This Faery Oracle started speaking to me the moment I opened it. Card number one was on top, of course, and it was The Three Graces: “Cooperative ventures with friends, joy, sharing, new partnerships that are fun.” Two nights before I had met with an old publisher friend of mine, who proposed being part of a new magazine she’s launching. And the week before, I had received word that my own oracle deck, Gaia’s Vision, which I worked on with another dear friend, is slated for publication in 2016. I have a ball with both of these lovely women, and I expect it will just get better. The card had answered a question I hadn’t even asked yet.
The Fairy Ring: An Oracle of the Fairy Folk, book by Anna Franklin, illustrated by Paul Mason
Llewellyn Publications, 0738702749
One thing needs to be very clear at the outset. This is NOT a Tarot deck. It has no Major Arcana, as such, instead it has eight Fairy Festival (Sabbat) cards, there are only 13 cards in each of the “suits” of the Minor Arcana (there is no “ten” and the Page has been replaced by the Lady). It also includes four cards illustrating layouts and the meanings for each position within the layouts. These cards will be an invaluable aid to becoming comfortable and familiar with these new layouts.
These cards are interesting on many levels, ranging from the expected ones of divining information and serving as a meditation tool to the unexpected use as a kind of mug shot book of the Celtic branch of the wee folk. Utilizing the book which explains the cards, one can gain more insight into the habits and behaviours of the most elusive inhabitants of our world.
Proper methods of behaviour towards these races are discussed, as are their expectations of the humans they choose to interact with.
Granted that there are a very limited number of fairy folk discussed, and this group is all derived from Celtic lands (specifically the British Isles), still there is a wide variety of types discussed. In all there are 56 spirits covered (each suit contains one double card). Of these, ways of contacting and working with are given for 40. The other 16 are “not recommended” to work with, for various reasons.
The cards are beautifully drawn, and the descriptions and divinatory meanings given in the book give a good starting point for your own encounters with the inhabitants of the land of Fairy.
Even in you don’t want to use them for divinatory purposes you could spend hours meditating upon them, Each card provides an easy entrance into the world of the particular spirit.
It will be a while before I have any solid, personal opinions regarding the layouts developed for these cards, but at this time I can say that they appear to offer some very interesting insights.
Faery Magick, by Sirona Knight
New Page Books, 1564145956, 209 pages (+ bibliography and index), 2003
My first quibble with this book has nothing to do with the subject matter, or the editing. It is with the typeface selected to print the book. I suppose it was chosen to provide a unique, otherworldly, look, but it is close enough to an italic face that I kept expecting to see a footnote indicated at the end of each paragraph. I even asked my daughter what she thought, and her first remark was that it looked like the entire text was italicized. I suppose it wouldn’t pose a problem for people with perfect vision, but for those with deteriorating sight, this might pose a problem. The illustrations and border designs are pretty and certainly add to the appearance of the book, but they do not overcome the shortfalls caused by the poor choice of typeface.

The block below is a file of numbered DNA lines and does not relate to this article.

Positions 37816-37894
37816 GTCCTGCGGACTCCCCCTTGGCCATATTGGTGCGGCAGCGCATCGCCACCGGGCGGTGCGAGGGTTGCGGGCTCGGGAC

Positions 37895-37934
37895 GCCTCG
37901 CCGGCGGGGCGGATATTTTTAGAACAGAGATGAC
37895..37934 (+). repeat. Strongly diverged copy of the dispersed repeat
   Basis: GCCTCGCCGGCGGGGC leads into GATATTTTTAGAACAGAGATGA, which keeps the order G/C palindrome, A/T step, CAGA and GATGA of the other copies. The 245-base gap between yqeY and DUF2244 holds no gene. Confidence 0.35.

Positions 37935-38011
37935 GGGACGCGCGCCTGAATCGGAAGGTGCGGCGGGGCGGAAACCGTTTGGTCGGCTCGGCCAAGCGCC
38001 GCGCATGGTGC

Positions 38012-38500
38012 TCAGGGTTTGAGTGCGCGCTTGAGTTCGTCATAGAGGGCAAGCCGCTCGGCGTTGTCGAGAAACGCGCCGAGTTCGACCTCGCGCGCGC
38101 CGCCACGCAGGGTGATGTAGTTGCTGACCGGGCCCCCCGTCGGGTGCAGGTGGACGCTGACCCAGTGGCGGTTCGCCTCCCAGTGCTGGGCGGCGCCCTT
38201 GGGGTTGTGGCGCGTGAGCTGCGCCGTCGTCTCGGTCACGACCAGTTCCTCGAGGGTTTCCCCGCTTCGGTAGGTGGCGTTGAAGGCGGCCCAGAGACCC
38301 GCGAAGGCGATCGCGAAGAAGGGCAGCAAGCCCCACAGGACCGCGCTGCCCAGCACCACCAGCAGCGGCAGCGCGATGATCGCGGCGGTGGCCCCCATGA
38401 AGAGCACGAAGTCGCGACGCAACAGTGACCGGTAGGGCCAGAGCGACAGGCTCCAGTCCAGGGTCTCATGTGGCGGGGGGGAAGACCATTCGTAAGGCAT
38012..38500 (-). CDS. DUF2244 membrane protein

Statements such as: “Faeries like befriending mortals. They enjoy doing helpful things, and as long as you keep giving them gifts in return, the magickal relationship continues unimpeded,” are misunderstandings just waiting to happen. Certainly, there are faery folk who fit that description, but there are at least as many who do not. And leaving an inappropriate gift can cause a major insult.
This book contains basic lists of stones, metals, trees, animals, flowers and herbs, and provides their affinities to the faery folk. I found the lists interesting and helpful, especially for someone just beginning to work with faery energies. She also lists Faery Magick Tools. Although I don’t always agree with her choices, that is a matter of personal choice.
Her invocations of Guardians for the Magick Circle lend a very different feel from the “standard” Magick Circle. They are gentle and kindly in their feel. The standard Guardians provide a very solid sense of security, while the fse offer a more fluid feel.
Once again, a book from New Page suffers from poor editing. I suspect in this case, the work was passed by a spell checking program since the misspelled words are almost all homonyms (“passed” for “past”, etc.). I realize that there is an advantage to using technology in the mass production of books, but there really can’t be any substitute for a sharp-eyed editor physically reading over a manuscript after it is passed on by technology.
Ms. Knight shares faery tales with the reader. Some are well known to everyone, some are more obscure. All of them have unique twists which may have been forgotten over the years, but which serve to bring home the lesson Ms. Knight is attempting to pass along. There certainly are more extensive faery tale collections out there, but that is not the primary purpose of this work. This book is about working with faery energies. The stories chosen fulfil their purpose very nicely.
The Bibliography is fairly extensive, even if it s little heavily loaded with Ms. Knight’s own works. It offers some possibilities for learning about faeries.